Christmas is fast approaching; it’s only 17 days away. Hopefully, you’ve gotten most of your shopping and decorating finished. We are in that final stretch until we hit the joyous holiday.
This past weekend, Jess and I went and watched Christmas with the Chosen. If you are unfamiliar, The Chosen is a show the depicts what life would have been like for Jesus and his disciples during their time together. It is really well done and extremely engaging. I tend to not have the highest view of Christian TV and movies because the production value is usually lacking. That’s not the case with The Chosen. If you haven’t seen it, I highly recommend that you do. There are two seasons, which you can stream or buy the DVDs. My advice: don’t give up on it during the first episode. It starts off slowly but gets better and better with each episode.
The emphasis of the movie was to show what it would have been like for Mary and Joseph on that original Christmas morning, over 2000 years ago. We can easily forget that these were real people as we read about them in the Bible. Mary was a teenager when she gave birth to Jesus. While it is scary and anxiety-filled for any new mother, imagine that you’re carrying the Son of God, the savior of the world. Yet, there they were in a lowly barn. The King of Kings was born in the humblest of circumstances. That was just the beginning of Jesus choosing a life of complete humility.
Although his birth didn’t happen in the manner of someone of his prestige, God in human form came into the world that day. Nothing would ever be the same again, and the course of human history was forever altered. You see, Jesus wasn’t the only thing that was born that day. Along with the Christ child came hope, love, peace, and joy.
We often limit what Jesus did for us to simply being able to go to heaven because of what he did for us on the cross. While vastly important, that isn’t the whole story. Jesus tells us in John 10:10 that he came so that we can have a full life. He regularly speaks about the Kingdom of God that is already established on earth. Jesus promises to give us his peace in John 14:27. John 15:11 tells us that we can have Jesus’ joy in us. We get too focused on the promises of what the next life will bring and ignore the promises for this one.
Christmas is the celebration of the birth of the one who would go on to lay down his life for ours. It is also the celebration of the one who loves us so dearly that he wants to be with us every day. Isaiah 7:14 reads, “Therefore the Lord himself will give you a sign: The virgin will conceive and give birth to a son, and will call him Immanuel.” Immanuel means “God with us.” That is what happened when Jesus took on flesh and descended to be with us. As his mother put in “Christmas with the Chosen”, “He became one of us for a while.”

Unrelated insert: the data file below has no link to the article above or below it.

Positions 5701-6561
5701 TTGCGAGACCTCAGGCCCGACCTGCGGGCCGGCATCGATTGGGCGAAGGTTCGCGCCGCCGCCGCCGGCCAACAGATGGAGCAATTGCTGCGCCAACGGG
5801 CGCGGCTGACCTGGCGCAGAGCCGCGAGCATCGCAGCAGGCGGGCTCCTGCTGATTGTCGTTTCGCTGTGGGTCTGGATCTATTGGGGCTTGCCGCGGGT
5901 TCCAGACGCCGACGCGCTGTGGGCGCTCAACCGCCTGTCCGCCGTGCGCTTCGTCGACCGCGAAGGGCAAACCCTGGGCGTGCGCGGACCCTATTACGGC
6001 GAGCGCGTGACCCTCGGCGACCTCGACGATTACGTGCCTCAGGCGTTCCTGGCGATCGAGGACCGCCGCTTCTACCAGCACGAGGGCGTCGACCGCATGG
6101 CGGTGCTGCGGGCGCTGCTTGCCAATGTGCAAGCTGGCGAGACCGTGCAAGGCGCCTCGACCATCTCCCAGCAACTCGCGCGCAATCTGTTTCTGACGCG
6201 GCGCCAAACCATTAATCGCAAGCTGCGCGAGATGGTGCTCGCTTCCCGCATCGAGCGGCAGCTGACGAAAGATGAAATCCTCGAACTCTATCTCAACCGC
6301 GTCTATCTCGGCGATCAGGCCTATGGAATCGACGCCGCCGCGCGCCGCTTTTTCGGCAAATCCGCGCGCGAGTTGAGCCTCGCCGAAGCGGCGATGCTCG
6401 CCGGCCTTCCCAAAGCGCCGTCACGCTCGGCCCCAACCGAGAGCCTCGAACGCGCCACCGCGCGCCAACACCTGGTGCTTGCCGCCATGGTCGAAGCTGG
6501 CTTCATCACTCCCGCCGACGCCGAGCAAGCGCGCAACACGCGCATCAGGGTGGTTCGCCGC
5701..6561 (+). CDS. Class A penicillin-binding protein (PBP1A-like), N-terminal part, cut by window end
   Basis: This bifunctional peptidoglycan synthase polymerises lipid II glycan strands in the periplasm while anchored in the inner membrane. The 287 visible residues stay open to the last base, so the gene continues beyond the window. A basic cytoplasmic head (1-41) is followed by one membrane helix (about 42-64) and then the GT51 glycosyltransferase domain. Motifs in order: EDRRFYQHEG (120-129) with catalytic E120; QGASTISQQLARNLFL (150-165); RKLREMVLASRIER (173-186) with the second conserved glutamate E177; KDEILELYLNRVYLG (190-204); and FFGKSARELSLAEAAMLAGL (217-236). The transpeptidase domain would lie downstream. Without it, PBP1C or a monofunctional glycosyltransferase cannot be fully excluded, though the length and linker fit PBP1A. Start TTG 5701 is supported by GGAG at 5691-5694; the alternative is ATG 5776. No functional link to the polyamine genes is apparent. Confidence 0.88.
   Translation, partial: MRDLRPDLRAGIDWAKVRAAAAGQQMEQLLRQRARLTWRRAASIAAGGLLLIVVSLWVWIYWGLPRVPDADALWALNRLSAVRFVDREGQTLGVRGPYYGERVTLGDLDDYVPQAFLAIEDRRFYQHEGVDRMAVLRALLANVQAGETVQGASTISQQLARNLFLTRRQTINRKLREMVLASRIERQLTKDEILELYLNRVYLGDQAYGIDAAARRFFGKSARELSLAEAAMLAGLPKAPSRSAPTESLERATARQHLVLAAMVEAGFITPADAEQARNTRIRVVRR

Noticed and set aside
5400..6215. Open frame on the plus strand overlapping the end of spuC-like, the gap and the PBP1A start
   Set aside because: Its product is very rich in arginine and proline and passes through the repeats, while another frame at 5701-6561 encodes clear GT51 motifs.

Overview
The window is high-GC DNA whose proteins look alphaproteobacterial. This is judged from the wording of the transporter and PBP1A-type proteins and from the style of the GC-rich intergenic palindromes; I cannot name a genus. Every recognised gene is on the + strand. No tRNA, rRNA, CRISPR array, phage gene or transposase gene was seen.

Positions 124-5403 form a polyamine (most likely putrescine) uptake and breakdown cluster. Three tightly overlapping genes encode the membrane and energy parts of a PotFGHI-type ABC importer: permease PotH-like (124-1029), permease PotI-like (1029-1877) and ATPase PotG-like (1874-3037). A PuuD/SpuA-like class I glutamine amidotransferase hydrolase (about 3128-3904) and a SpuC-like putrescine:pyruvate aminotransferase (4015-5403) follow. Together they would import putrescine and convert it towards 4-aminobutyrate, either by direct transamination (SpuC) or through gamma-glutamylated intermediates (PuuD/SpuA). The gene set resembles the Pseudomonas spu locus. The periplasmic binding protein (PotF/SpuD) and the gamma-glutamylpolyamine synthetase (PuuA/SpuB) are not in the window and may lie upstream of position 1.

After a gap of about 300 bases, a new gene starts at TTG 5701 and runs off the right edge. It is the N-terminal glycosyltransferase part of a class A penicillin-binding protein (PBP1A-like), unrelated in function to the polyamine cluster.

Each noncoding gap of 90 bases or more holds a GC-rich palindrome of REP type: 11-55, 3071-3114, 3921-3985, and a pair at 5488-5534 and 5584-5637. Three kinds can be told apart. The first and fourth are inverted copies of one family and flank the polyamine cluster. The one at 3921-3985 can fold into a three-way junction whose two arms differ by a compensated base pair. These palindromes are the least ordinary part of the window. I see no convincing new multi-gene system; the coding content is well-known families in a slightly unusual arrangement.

Immanuel didn’t stop when Jesus ascended into Heaven after his resurrection. Jesus tells us in Matthew 28:20 that he will be with us, always. He is the forever Immanuel. He will remain as the God who is with us until we are fully with him in the true promised land.
We need to cling to those promises. Life isn’t getting any easier. Every day there are new challenges, trials, tribulations, and temptations. If you turn on the news for five minutes, you’ll be shown countless stories of our fallen, broken world. There’s not a thing in this world that will ever negate the assurances that Jesus has given to us.
As we approach Christmas day, let’s remind ourselves that the baby grew up to be a man, and that man was and always will be God with us. When we look at the nativity, think about what kind of love must Jesus have for us that he’d be willing to leave the heavenly realms solely to save us. And just as he was placed in that manger, he will forever be placed in our hearts. He will fill them with hope, peace, love, and joy.
If you liked this, then I think that you’ll enjoy my book. You can buy it by going here. Also, I have started a His Kingdom/ Our Good podcast. It’s available on Apple Podcast, Google Podcasts, Spotify, Overcast, Stitcher, and Anchor.